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DeepMind AI Helps Study Strange Electrons in Chemical Reactions


The DeepMind 21 tool works using machine learning, a process by which an artificial intelligence (AI) is fed a training set of data that includes both the relevant problems and their solutions. Through examining the training set, the AI learns to look for

Credit: DeepMind

Machine-learning tools have taken us closer to understanding electrons and how they behave in chemical interactions, following news that UK-based AI company DeepMind, owned by Google's parent company Alphabet, has created a tool that solves a fundamental problem with how we model chemistry.

The tool, called DeepMind 21, is based on a modelling method called density functional theory (DFT), which relates the location of electrons in a given group of atoms to the total energy the atoms share to determine the chemical and physical properties of a molecule or material. "DFT is a very widely used tool and it's usually very effective, but it has these failures, so tracking down and understanding these failures is important," says DeepMind's Aron Cohen.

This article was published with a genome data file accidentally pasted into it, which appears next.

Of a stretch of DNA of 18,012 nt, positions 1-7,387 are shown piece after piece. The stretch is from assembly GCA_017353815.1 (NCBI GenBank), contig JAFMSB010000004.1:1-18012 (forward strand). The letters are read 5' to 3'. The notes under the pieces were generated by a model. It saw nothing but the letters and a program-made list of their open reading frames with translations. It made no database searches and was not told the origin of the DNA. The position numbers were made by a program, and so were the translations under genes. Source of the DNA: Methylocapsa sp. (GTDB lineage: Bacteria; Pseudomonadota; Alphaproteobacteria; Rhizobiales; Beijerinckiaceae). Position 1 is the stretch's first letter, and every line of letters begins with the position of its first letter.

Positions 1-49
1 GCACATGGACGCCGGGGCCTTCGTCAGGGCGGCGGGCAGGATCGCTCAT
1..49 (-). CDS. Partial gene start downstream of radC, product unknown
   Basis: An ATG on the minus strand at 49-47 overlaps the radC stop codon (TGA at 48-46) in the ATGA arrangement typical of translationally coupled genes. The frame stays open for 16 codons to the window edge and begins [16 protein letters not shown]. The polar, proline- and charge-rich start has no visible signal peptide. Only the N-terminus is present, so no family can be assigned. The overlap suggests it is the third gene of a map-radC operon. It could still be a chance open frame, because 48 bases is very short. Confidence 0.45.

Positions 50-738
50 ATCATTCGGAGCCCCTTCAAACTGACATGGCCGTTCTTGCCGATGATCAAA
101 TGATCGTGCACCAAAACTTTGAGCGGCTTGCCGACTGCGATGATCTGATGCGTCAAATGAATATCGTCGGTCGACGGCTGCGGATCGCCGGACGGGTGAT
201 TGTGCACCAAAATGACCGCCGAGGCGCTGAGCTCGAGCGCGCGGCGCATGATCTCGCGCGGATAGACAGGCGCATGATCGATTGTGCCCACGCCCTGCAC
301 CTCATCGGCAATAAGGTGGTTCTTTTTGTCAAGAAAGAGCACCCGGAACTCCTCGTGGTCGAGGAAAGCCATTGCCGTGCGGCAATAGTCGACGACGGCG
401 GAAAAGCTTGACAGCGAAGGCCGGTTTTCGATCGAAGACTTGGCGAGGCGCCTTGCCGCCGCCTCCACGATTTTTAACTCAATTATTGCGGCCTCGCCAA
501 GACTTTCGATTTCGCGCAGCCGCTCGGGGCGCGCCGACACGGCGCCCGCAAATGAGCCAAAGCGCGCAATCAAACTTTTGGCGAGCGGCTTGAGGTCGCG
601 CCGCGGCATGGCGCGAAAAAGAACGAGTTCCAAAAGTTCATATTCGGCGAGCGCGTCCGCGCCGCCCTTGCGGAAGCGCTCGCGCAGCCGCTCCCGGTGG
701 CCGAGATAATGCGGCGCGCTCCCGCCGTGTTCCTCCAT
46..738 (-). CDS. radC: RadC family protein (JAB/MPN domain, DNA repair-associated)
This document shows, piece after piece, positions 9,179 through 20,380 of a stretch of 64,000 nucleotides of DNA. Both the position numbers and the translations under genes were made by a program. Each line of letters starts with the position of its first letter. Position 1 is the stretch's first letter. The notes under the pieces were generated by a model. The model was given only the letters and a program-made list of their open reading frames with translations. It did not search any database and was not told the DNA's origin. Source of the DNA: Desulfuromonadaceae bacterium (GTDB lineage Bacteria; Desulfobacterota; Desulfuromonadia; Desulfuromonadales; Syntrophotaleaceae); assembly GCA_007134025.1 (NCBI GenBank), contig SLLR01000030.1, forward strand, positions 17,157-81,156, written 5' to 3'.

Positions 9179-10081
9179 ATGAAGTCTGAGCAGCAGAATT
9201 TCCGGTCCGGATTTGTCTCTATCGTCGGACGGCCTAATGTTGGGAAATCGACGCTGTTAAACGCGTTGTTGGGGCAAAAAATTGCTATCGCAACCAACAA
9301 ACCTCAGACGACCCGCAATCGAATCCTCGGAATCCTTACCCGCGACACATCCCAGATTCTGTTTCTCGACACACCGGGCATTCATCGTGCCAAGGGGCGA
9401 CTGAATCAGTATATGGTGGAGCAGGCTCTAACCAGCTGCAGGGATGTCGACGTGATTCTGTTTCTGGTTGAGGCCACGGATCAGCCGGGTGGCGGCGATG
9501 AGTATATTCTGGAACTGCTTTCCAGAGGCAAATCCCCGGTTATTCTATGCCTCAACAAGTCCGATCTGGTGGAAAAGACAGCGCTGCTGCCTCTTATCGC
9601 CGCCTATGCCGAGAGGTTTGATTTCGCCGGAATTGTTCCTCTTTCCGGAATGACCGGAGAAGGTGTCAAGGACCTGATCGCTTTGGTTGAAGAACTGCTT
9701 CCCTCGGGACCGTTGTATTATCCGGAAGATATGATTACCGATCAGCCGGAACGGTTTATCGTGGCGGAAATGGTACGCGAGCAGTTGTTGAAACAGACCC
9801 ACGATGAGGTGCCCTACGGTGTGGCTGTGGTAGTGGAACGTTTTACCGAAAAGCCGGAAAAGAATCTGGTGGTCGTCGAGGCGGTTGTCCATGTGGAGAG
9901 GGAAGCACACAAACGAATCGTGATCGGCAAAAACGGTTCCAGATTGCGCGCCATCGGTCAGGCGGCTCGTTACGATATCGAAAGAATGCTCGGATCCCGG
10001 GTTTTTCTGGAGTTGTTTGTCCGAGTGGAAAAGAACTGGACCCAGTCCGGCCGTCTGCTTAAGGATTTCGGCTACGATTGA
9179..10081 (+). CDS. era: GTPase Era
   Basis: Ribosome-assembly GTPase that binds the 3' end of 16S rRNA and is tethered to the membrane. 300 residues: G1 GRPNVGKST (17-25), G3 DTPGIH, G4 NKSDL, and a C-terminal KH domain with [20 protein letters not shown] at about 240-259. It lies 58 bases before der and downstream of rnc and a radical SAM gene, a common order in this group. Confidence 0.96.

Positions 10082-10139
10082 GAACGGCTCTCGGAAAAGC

One of those failures is an inability to deal with fractional electrons, a theoretical construct in which the charge of an electron is split into multiple particles. Traditional DFT tools can model systems with one or two electrons, but they fail at modelling those with, say, 1.5 electrons, which is important in cases where an electron is shared between more than one atom.

"On the one hand, fractional electrons are fictitious objects, there's no such thing as a fractional electron – electrons are whole by definition," says James Kirkpatrick at DeepMind. "But by fixing these fractional electron problems, we are able to correctly describe chemical systems which usually have got these fundamental errors in their descriptions."

From New Scientist
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